Academy Books had only been open a mere 11 months when the government imposed lockdown began in March. From the beginning, Irene has taken a community-based approach to business, offering book clubs for children and adults, complimentary gift wrapping on presents and offering customers a personal shopper experience in-store.
They also have a large range of second-hand books instore that they curate themselves. “We have fifth year, sixth year and college students who worked with us last year and who will come back this year. So the way I look at it is, we’re doing our best to provide jobs in the local community and give students jobs,” Irene said.
During lockdown, this community based approached only became more important to Irene who would also deliver bread and milk to people cocooning while out doing her book deliveries. “Sometimes you would get somebody phoning from Tipperary who would say ‘My mum’s on her own up in Drogheda. She’s cocooning, there’s no one there. Any chance you could get her this book and drop it up to her?’ And then inevitably we’d get there and I’d stand at the end of the driveway and we’d chat and I thought that was lovely. That really kept me going as much as anything.”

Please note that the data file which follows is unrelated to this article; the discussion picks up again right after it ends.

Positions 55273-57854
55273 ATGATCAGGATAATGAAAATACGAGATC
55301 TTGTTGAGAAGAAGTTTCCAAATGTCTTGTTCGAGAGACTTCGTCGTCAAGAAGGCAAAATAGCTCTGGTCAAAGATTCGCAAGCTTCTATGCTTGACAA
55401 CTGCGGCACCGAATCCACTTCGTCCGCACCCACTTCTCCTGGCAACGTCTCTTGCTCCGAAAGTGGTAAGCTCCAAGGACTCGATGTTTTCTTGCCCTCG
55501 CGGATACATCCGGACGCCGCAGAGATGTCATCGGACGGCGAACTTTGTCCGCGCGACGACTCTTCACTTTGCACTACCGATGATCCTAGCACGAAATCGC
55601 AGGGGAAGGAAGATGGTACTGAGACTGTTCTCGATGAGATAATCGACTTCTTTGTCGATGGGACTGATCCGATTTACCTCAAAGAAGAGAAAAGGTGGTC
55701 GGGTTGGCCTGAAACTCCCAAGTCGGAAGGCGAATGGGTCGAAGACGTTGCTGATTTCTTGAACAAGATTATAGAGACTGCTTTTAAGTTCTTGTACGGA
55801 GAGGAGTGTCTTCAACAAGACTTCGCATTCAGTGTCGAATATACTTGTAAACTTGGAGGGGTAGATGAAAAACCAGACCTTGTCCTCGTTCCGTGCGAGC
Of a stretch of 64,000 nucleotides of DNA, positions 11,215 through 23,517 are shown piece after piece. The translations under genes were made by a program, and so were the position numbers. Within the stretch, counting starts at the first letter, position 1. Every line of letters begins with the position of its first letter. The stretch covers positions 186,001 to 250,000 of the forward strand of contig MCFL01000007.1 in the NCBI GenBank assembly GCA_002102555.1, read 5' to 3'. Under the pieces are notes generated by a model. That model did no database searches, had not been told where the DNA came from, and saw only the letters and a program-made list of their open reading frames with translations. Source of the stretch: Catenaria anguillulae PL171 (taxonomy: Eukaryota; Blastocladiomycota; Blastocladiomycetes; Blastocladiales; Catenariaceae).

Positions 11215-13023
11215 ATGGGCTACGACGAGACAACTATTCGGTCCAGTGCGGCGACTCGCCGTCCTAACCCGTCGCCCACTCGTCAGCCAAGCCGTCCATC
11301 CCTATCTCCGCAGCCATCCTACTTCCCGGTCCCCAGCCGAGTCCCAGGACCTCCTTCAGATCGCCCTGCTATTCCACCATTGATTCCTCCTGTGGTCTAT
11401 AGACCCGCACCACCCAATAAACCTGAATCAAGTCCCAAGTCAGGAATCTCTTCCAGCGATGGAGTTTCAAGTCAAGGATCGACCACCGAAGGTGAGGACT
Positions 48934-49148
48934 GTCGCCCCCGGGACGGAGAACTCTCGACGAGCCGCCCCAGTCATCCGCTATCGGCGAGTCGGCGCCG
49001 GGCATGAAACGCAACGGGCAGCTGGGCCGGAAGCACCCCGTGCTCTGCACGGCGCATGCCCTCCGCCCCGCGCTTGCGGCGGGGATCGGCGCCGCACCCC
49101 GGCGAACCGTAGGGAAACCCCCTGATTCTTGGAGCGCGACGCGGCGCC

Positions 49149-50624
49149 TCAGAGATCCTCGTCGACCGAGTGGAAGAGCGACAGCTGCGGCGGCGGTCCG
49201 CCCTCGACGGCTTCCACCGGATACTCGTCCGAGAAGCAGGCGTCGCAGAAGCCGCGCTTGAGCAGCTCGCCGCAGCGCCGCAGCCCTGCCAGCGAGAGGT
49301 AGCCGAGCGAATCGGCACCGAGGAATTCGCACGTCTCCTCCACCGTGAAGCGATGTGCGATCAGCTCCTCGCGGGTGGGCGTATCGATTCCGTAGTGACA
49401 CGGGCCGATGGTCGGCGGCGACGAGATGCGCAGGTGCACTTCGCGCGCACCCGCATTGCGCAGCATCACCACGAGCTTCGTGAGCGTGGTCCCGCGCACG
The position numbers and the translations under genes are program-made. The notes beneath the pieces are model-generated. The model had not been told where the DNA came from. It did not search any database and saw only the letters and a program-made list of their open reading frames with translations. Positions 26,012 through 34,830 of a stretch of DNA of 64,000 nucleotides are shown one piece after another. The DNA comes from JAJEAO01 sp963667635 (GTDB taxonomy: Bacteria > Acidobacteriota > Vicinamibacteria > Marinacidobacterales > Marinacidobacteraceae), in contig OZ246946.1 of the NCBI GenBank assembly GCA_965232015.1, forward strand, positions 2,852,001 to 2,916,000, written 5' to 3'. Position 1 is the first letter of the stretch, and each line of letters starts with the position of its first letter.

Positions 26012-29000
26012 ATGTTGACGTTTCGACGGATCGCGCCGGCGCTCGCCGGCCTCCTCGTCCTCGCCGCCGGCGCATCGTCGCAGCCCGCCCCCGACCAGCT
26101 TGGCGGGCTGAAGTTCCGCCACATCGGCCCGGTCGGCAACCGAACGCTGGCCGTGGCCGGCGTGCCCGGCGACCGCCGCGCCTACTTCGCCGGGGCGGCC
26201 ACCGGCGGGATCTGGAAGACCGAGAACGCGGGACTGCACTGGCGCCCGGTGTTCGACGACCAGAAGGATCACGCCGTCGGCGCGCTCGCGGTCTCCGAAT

Tom Muckian takes the same approach to his business. Having previously owned a bookshop in the late eighties, Tom bought Roe River Books in 2007. Originally called Carroll’s Books, it changed it’s name to Roe River Books five years ago.
Over the course of that time, the main changes he has noticed haven’t been over the last ten years, but between when he had the first bookshop and his current one. “”The big difference now is the distraction and the competition for peoples reading time. The Kindle is probably the other big competitor because we obviously can’t sell digital downloads.
“From listening to people in the industry, it’s probably topped out at this stage, it has maybe 20 – 25% of the regular reading market and I don’t think it will go much above that. People like the format of the book, they like the smell of it, the feel of it. They like to physically have it in their hand, so I think what you’ve left with then in bookshop terms is a small but dedicated and regular book-buying clientele that sort of appreciate what you do.
“They like coming into the shop. They can exchange views on books, get recommendations on books. Half the books I’ve read are recommendations made to me so it’s a two-way thing,” he explains.
Earlier in the year, Tom himself looked to find ways to pivot and allow new ways for literature hungry customers to access books easily. He teamed up with Arthur’s XL shop on the Newry Road, providing a selection of books for sale there – in a store that remained open throughout. They stocked a stand with over 100 titles including fiction, non-fiction, Irish interest and books for younger readers.
It was an example of local, independent shops having their own back, offering community-orientated services to local people.